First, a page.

The eagle was used as an emblem long before the Christian era.
It was the ensign of the ancient kings of Babylon and Persia.
The Romans adopted it in conjunction with other devices, but
Marius made it the ensign of the legion.
The Romans also were accustomed to let an eagle fly from the
funeral pyre of a great emperor.
An Eagle in the heraldic language stands for fortitude.
symbolic expression of the eagle is that seen on some lecterns
or pulpits in churches. The eagle is the natural enemy of the
serpent. The two Testaments are the two outspread wings of the
eagle. On which can often be seen a large open Bible.
Its historical usage has led many to utilize the image to signify
power, authority and strength, among them Austria, Former Prussia,
and Russia, to name a few.
Many poets and artists have written about the eagle, and it
continues to fire the imagination of man.
Who can forget that wonderful scene from
of the King,
(The last film in the Ring Trilogy), where the hobbits Frodo
Baggins and Samwise Gamgee, their mission accomplished, sitting
upon a lonely craggy mound, surrounded by the disintegrating
mountain, and rivers of molten larva ... when all seems lost...
The exhilarating sight of the appearance of the great eagles
coming down to rescue them and carrying them away from the fire
The eagle in Christian art is emblematic of St. John the Evangelist,
because like the eagle he looked upon,
sun of glory.
The Word of God has the power to raise us up on eagles wings
and bring us to Heaven.
Lily in Christian art is a well known symbol of chastity,
innocence and purity.
In pictures of the Annunciation, or Salutation, the Archangel
Gabriel is sometimes depicted holding a Lily branch, or Mary
herself is clasping a Lily, or there is a Lily in the vicinity.
Mary fairest flower
O Lily glistening white and stainless!
I greet you at this time with
Gabriel's words sublime,
Ave O maid so highly favored!
There is an old tradition that the Lily sprang from the repentant
tears of Eve as she went forth from paradise. Here Mary can
be seen as the New Eve, the Mother of life, who bore the fruit
that redeemed us all from sin and every fall.
The Lily in the language of flowers means,
The Lily as we know it today is a trumpet like flower, stately
and noble. Its large petals open and surrender to the light.
It exudes a beautiful perfume, and bears a high pollen yield.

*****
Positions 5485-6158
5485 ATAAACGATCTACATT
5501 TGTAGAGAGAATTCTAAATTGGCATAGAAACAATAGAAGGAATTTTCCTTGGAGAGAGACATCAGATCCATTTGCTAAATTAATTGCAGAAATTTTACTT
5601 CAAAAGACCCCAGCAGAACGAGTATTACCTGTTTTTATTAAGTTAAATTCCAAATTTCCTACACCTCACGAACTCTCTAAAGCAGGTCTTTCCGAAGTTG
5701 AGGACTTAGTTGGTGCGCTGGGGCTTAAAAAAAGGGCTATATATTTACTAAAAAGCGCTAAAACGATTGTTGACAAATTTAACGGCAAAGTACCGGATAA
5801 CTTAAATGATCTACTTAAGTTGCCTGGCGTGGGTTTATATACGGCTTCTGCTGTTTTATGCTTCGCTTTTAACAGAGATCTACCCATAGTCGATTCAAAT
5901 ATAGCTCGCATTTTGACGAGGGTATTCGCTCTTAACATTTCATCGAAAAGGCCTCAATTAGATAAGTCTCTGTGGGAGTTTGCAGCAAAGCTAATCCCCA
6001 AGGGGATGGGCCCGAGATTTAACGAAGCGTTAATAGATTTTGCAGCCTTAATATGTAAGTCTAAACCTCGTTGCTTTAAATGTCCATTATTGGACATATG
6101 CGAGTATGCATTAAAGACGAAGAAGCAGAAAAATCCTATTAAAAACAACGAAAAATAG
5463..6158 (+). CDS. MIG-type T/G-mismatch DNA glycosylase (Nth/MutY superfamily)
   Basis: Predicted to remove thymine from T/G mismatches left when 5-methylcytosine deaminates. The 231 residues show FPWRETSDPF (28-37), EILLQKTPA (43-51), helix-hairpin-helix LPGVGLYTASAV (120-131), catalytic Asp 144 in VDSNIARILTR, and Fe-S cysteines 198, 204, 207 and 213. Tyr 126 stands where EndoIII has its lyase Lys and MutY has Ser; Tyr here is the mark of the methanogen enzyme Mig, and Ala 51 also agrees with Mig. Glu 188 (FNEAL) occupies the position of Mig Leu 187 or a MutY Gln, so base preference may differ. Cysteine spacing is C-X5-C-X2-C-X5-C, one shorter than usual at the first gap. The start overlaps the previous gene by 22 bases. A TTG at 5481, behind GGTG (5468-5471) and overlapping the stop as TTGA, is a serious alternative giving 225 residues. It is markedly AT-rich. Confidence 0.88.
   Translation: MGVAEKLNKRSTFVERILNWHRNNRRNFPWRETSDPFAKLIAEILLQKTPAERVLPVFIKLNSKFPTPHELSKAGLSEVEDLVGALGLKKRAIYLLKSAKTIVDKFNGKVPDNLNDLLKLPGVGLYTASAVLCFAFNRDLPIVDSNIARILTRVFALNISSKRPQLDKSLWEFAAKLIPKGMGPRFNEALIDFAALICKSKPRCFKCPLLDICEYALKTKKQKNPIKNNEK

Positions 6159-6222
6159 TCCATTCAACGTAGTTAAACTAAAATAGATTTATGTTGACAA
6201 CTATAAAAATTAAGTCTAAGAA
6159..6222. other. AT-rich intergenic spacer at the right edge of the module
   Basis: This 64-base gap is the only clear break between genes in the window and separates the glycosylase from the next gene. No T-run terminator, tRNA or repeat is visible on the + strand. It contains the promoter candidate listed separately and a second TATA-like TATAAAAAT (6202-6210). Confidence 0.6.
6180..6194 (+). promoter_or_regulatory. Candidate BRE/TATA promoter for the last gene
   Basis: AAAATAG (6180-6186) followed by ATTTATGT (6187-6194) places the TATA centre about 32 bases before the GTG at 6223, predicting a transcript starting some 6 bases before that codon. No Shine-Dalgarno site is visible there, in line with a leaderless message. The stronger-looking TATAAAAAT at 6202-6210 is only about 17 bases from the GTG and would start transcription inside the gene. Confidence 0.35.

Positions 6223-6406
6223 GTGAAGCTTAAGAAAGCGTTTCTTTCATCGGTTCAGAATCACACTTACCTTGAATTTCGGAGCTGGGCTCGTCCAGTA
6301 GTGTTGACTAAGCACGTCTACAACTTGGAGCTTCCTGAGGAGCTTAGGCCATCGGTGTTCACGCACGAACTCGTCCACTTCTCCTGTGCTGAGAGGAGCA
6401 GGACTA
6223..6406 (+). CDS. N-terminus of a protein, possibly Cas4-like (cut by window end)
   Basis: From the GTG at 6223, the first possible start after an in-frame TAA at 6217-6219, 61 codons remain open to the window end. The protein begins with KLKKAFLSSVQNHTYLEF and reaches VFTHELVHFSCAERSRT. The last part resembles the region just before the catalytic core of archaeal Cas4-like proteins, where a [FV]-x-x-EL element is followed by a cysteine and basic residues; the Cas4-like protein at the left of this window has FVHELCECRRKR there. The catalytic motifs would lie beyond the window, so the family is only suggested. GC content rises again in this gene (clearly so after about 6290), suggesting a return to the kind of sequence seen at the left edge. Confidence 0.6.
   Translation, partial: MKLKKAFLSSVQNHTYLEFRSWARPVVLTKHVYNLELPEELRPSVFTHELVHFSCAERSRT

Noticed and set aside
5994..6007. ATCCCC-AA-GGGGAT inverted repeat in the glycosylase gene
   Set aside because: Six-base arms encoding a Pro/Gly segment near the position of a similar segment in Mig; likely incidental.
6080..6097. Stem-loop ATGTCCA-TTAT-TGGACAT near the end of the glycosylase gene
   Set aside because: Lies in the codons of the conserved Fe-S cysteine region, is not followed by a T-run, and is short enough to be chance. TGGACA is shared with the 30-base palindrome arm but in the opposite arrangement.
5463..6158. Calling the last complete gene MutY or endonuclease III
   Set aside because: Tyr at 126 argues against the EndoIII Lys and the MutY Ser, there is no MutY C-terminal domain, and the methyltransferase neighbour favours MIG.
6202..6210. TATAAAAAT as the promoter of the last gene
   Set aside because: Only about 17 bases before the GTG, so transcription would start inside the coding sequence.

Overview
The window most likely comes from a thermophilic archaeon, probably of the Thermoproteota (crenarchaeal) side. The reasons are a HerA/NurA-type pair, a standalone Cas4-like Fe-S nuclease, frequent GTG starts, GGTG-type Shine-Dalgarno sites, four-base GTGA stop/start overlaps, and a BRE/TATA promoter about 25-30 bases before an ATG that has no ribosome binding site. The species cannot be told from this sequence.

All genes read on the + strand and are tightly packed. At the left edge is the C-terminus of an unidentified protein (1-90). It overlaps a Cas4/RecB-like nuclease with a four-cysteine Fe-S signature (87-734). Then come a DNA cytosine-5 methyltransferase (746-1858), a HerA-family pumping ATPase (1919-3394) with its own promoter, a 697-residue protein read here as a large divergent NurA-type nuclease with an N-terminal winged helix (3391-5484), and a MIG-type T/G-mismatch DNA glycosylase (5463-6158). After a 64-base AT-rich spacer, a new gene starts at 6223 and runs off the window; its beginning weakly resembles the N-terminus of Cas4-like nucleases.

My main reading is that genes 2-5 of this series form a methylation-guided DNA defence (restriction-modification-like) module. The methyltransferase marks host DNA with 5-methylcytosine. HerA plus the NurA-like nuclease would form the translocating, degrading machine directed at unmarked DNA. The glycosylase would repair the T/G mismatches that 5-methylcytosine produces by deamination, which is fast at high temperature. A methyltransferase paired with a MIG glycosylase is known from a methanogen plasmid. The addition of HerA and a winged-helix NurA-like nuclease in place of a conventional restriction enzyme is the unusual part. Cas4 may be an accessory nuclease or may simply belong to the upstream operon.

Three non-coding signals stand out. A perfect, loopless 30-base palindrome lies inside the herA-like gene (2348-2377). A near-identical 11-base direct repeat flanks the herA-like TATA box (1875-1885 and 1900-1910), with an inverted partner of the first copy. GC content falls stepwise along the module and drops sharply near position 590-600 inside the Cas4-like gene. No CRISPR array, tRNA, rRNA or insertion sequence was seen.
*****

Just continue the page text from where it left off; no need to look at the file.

The white Lily when it is full open resembles a star. It is
a flower of great beauty and it is easy to see why artists have
so often placed it within pictures of the Holy Virgin.
However in Biblical times Lilies, shushan was a collective
term for all the various flowers of the field, lilies, crocuses,
irises, tulips, narcissus, all of which came forth from a womb
is the fruit of thy womb!
symbol can be a great focus for reflection and prayer, perhaps
you would like to obtain a Lily and place it at your shrine,
prayer space, or take to the classroom. A lily is not very easy
to draw but a symbolic Lily could easily be made out of white
paper. It could be a catechetical focus and also to give added
meaning; put, or ask the children to place their prayer petitions
in its centre and then present the flower to Mary ... pray and
use these symbols creatively. They blossom, all of them, in
Jesus and Mary
the union between Jesus and Mary: Jesus Christ in the Incarnation
took His flesh from Mary even while He remained eternally
God with the Father. Hence, we state in the Nicene Creed that
Jesus is True God and True Man.
Sacred Host imprinted with the Christogram
of Jesus Christ really and truly (not symbolically)
after Consecration by the priest during the Canon of the Mass
and received by the faithful during Holy Communion.
Jesus said to them: Amen, amen, I say unto you: Except
you eat the flesh of the Son of Man, and drink His blood, you
shall not have life in you.
(St. John 6.53)
Lamb of God Jesus Christ
next day, John saw Jesus coming to him, and he said: Behold
the Lamb of God, behold Him who taketh away the sin of the world.
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A Cloistered Poor
Clare Colettine Nun in a Papally Enclosed Monastery
For the Boston Catholic Journal
Printable PDF Version
Totally Faithful to the
Sacred Deposit of Faith entrusted to
the Holy See in Rome
opera tua ... quia modicum habes virtutem, et servasti
verbum Meum, nec non negasti Nomen Meum
know your works ... that you have but little power,
and yet you have kept My word, and have not denied